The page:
**Rational Root Test**

Suppose we have a polynomial where the ’s represent integers which are the coefficients of the *i*th power of *x*. Then we say that a root of this polynomial is a value for *x* which makes . For instance, the polynomial has two roots, and , since substituting either of these into the polynomial gives a value of zero. Sometimes finding roots of polynomials is an easy task, such as in this example, but often it is very difficult especially as the degree (highest power of the *x* variable) of the polynomial increases. However we have a tool called the rational root test, which can be of assistance in some cases.

__Rational Root Test:__

*Suppose is a polynomial with integer coefficients. If has a rational root of the form , then p divides and q divides . *

Remember that a rational number is a number that can be expressed as the quotient of two integers (i.e. as a fraction). Consequently, a rational root of a polynomial *P*(*x*) as described above, is a value of x that makes *P*(*x*) = 0, where *x* is also a rational number.

**Important!!** Note that the rational root test does not tell us when a polynomial has a rational root. Rather, it gives us a method for listing the only possibilities for rational roots.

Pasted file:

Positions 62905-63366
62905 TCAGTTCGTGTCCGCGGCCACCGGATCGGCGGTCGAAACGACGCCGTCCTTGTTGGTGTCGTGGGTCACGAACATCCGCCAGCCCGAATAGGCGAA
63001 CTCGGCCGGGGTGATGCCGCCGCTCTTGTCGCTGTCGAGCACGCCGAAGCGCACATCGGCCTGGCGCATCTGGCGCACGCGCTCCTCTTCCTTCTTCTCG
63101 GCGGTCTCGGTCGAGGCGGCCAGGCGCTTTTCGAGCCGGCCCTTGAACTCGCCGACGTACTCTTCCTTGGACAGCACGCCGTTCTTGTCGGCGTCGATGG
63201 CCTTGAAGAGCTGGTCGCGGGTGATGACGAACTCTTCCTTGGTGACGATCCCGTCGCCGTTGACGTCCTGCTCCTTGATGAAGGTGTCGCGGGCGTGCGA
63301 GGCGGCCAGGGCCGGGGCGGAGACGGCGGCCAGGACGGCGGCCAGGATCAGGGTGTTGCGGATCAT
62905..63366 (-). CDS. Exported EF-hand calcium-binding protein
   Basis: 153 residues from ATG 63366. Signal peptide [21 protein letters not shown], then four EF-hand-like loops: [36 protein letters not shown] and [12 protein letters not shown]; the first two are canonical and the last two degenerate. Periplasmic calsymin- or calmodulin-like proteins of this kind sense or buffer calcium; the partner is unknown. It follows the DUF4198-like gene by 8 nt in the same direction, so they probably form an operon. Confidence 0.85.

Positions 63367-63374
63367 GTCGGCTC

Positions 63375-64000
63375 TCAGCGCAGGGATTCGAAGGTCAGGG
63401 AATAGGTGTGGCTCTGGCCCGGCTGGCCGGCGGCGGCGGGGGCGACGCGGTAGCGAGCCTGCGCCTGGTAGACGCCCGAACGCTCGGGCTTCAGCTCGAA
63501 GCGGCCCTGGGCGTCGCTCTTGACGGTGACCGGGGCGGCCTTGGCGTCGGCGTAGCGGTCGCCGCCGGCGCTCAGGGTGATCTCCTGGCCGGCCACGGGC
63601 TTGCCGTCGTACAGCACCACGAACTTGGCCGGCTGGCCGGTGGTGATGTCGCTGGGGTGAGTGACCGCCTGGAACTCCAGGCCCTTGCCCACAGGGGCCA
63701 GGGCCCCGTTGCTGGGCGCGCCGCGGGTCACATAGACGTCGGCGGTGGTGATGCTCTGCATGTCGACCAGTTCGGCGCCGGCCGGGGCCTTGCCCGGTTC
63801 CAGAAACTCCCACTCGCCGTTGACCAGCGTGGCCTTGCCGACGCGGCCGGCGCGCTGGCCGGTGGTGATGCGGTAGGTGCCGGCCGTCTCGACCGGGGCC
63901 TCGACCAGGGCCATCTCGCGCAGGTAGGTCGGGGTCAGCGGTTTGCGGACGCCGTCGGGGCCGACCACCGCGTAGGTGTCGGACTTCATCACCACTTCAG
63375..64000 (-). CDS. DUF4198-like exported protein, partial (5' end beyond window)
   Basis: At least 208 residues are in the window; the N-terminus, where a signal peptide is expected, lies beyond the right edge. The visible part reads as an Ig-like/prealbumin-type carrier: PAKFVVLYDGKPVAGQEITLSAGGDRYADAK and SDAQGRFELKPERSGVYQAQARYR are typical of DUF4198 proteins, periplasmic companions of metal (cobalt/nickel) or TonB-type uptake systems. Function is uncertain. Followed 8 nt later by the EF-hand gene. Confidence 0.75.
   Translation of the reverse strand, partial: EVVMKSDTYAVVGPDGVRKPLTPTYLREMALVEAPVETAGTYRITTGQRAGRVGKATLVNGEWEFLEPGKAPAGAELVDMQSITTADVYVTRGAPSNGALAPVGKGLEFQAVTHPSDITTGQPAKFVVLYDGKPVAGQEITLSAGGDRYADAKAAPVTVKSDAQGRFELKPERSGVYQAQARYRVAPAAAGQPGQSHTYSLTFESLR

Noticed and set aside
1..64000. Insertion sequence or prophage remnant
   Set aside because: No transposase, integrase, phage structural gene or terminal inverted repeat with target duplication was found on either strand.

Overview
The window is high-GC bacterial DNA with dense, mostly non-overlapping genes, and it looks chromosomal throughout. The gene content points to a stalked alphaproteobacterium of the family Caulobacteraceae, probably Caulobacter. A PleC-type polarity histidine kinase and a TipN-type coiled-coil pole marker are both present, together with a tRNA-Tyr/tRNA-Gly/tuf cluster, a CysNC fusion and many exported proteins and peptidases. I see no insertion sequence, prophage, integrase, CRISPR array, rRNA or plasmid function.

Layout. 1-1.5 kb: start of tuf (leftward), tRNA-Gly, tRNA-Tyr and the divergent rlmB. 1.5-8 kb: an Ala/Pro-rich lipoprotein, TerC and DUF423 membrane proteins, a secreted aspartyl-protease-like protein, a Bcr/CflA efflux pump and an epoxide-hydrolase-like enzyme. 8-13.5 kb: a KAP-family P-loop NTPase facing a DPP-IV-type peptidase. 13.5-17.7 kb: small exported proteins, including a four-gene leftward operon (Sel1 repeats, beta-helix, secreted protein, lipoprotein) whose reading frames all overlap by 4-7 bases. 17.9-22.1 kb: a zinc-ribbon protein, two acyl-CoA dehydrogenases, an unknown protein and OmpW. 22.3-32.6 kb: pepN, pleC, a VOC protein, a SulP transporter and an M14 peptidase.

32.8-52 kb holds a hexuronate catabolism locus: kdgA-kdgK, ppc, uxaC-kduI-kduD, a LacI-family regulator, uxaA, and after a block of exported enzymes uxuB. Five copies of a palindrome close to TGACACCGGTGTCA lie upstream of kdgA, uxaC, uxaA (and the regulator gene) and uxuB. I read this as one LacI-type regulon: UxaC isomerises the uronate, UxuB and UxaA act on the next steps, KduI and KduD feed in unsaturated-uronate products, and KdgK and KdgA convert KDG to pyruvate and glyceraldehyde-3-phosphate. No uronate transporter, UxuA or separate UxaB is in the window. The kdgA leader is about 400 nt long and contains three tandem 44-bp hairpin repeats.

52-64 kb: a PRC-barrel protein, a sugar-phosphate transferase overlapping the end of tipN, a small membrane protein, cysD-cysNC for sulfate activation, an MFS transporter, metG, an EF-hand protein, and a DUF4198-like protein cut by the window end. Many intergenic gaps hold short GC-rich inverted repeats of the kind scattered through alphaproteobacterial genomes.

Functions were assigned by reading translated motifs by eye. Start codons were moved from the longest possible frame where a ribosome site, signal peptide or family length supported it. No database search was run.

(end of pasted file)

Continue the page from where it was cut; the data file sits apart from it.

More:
Here’s how it works:

__Example__

Find all of the rational roots of:

.

__Solution__

First we use the rational root test to generate a list of all possible rational roots. Then we test each one on the list to determine whether it is in fact a root. We call the coefficient of the highest power of *x* the leading coefficient and the term without any *x*’s the constant term. In this case, the leading coefficient is 6 and the constant coefficient is -2. By the rational root test, if this polynomial has rational roots, , then *p* divides -2 and *q* divides 6. So we have the following choices for *p* and *q*:

Therefore, the candidates for rational roots are:

*x* = , , , , , , , (all possible p/q combinations)

or more simply,

Again, it must be stressed that these are not necessarily roots of our polynomial. In fact it may turn out that none of these is a root of our polynomial, but if our polynomial has any rational roots whatsoever, those rational roots *must* be one of the rational numbers in our list. So, the next step is to begin checking each of the values. We’ll begin at the top of the list and work our way down.

Thus the only rational roots of are and .

It is important, however, to remember that since this polynomial is of degree 4, there are two other roots. These roots may be irrational or they may be complex.